Have you ever met someone who never seems to be in a hurry? Their body language is calm. They walk slowly and never run anywhere. They smile gently and laugh quietly but never too exuberantly. I know some people like this. Most of them are monks or nuns and live in monasteries. A couple of them live “in the world” but somehow manage not to get caught up in the noise and speed. Their outer life reflects a peaceful inner life.
It’s been a few years since my last pilgrimage to the monastery I used to visit once or twice a year, for a week at a time. Recently a friend and I discussed traveling there together soon, maybe this fall. I think my soul is beginning to hunger for it again.
Today I stumbled upon a website with an article from last December called, “No Time for God.” The author links to an article in The Guardian from back in 2002, which includes an interview with the two remaining nuns at a Greek Orthodox monastery in Yorkshire. The interviewer asked the abbess why the population of the monastery had dwindled so much. Here’s a part of her answer:
She believes that one of the reasons fewer women choose to enroll is a growing inability to sustain an "inner life". "We have been robbed of our inner resources; elevator music is all around," she says. "All the silences are covered. These days it is considered cruel to have a quiet classroom for children."
Is there too much instant gratification? She nods vigorously. She says that the women who came to the monastery but did not stay, did not "know what to do sitting in a room by themselves".
This morning I woke up but stayed in bed for an hour, thinking about how much I have to do today (and this week) and it all sounded so “busy” that I didn’t want to begin the day. I’ve been on a fast-track for most of my life, but I go through phases where the pace picks up considerably, as it has recently. When I finally got up (my sweet husband not only brought me my coffee in bed, but warmed it back up in the microwave and brought it back to me when he realized I wasn’t getting up) my instinct was to make a list. I live by lists. And so I wrote down the 6-8 most important things I need to do today, and then I prioritized them. And then I walked into our dining room and lit the candles in our icon corner and said my Morning Prayers. The first line is “Lord, grant me to greet the coming day in peace.”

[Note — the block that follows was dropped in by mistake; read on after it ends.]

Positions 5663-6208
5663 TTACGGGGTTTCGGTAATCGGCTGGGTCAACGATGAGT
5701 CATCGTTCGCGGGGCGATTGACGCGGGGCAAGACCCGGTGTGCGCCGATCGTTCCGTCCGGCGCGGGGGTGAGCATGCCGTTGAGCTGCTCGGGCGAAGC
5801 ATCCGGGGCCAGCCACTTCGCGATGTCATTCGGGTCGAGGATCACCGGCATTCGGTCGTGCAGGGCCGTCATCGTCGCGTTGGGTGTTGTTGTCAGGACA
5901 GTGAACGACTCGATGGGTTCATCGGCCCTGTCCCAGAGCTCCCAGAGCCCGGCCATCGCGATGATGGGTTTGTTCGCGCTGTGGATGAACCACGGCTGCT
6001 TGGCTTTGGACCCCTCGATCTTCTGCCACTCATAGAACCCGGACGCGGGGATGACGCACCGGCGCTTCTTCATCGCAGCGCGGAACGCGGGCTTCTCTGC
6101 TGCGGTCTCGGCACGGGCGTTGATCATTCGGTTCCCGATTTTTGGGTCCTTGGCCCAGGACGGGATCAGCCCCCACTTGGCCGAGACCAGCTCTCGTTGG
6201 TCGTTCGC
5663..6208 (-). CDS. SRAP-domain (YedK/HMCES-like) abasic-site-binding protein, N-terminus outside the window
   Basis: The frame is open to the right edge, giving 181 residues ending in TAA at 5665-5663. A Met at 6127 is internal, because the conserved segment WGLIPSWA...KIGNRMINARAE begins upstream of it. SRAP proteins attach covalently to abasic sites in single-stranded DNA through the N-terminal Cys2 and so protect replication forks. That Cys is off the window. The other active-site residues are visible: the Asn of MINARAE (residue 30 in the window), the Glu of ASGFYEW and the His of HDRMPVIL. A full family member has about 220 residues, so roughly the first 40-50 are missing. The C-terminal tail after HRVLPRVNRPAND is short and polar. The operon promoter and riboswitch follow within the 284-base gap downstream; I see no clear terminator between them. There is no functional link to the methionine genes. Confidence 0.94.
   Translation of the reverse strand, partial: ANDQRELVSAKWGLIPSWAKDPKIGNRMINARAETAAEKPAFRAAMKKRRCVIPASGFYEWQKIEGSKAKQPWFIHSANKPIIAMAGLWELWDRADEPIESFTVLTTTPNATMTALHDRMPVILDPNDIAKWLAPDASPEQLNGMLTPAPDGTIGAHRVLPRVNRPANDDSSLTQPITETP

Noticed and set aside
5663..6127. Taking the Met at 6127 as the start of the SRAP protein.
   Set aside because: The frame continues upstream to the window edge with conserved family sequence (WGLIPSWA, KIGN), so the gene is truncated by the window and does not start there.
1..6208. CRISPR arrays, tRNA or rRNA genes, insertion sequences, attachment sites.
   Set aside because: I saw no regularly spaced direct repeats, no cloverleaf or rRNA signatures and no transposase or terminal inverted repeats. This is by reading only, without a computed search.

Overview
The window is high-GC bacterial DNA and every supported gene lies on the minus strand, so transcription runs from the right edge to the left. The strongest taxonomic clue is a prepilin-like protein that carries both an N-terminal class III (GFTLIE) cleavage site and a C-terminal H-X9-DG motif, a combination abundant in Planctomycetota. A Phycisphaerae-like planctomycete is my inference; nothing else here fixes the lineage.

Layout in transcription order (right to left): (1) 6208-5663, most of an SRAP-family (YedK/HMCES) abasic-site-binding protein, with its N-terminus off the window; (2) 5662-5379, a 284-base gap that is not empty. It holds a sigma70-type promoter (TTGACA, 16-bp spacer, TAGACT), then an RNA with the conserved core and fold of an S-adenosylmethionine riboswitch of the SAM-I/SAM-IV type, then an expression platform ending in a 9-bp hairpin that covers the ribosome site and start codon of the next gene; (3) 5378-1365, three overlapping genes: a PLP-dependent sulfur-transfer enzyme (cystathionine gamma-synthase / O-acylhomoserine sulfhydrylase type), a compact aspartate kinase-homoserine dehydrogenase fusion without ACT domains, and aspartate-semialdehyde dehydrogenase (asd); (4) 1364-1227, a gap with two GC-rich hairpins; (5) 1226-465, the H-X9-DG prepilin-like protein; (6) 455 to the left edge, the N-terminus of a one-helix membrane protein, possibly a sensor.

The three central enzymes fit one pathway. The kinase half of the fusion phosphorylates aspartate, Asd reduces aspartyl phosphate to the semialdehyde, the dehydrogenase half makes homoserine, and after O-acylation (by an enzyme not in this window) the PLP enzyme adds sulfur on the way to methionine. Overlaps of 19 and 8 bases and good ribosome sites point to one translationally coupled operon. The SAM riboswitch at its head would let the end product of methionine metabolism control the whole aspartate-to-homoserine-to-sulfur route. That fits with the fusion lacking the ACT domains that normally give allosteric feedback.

After the prayers, I read the quote of the day from the 2011 Daily Lives, Miracles and Wisdom of the Saints calendar that we keep on the reader’s stand in our prayer corner. This one is from Elder Paisios the Athonite:
“Those who are in the world must not despair when they are over-come by many passions and when their nature is unruly and races passionately downwards. Rather, they must trust in the almighty power of God and turn the steering wheel of their powerful engine back onto the road toward God, upwards. Soon after they will pass other slow-moving cars, which for years have been driving the road towards God.”
Until I read this, I hadn’t really thought of my love for speed as a passion, but I guess it is. I love to go fast. I drive my car too fast. I move quickly from room to room in my house, not wanting to waste time and always in a hurry to get to the next place, the next activity. One of my favorite movies is “Top Gun,” and I love this scene where Maverick and Goose talk about “the need for speed.”
So, if I understand Elder Paisios correctly, what I need to do is turn my love for speed into a love for God—to become as passionate about my spiritual life as I am about my “outer life.” I don’t know if that would slow me down or not, but one way or another, I probably need to let Jesus take the wheel.